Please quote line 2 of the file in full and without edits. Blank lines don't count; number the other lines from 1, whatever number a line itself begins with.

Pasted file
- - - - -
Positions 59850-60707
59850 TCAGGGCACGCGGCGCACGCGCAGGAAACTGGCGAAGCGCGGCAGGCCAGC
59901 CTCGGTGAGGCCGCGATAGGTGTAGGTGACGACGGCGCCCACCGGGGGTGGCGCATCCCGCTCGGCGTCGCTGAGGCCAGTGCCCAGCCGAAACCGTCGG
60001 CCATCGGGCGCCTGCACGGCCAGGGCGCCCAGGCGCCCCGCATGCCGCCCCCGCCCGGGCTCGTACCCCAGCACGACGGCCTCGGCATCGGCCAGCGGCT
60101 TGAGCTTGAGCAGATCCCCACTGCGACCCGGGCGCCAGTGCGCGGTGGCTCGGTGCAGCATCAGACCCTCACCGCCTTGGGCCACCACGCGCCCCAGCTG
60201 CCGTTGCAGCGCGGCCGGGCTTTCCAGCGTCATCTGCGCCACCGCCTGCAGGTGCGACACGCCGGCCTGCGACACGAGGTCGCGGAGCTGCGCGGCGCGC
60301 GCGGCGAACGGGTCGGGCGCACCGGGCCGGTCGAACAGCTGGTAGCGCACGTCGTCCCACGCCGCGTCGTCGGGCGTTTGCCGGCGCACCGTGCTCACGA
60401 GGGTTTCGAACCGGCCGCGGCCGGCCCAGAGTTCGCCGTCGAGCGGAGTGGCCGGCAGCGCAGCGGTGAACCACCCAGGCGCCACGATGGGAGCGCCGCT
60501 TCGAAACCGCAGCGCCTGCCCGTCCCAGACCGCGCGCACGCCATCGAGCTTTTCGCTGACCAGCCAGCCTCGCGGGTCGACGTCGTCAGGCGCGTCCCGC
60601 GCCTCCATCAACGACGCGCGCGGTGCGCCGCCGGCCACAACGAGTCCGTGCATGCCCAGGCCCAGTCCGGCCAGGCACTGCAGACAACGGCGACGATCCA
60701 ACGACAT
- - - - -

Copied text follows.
59850 TCAGGGCACGCGGCGCACGCGCAGGAAACTGGCGAAGCGCGGCAGGCCAGC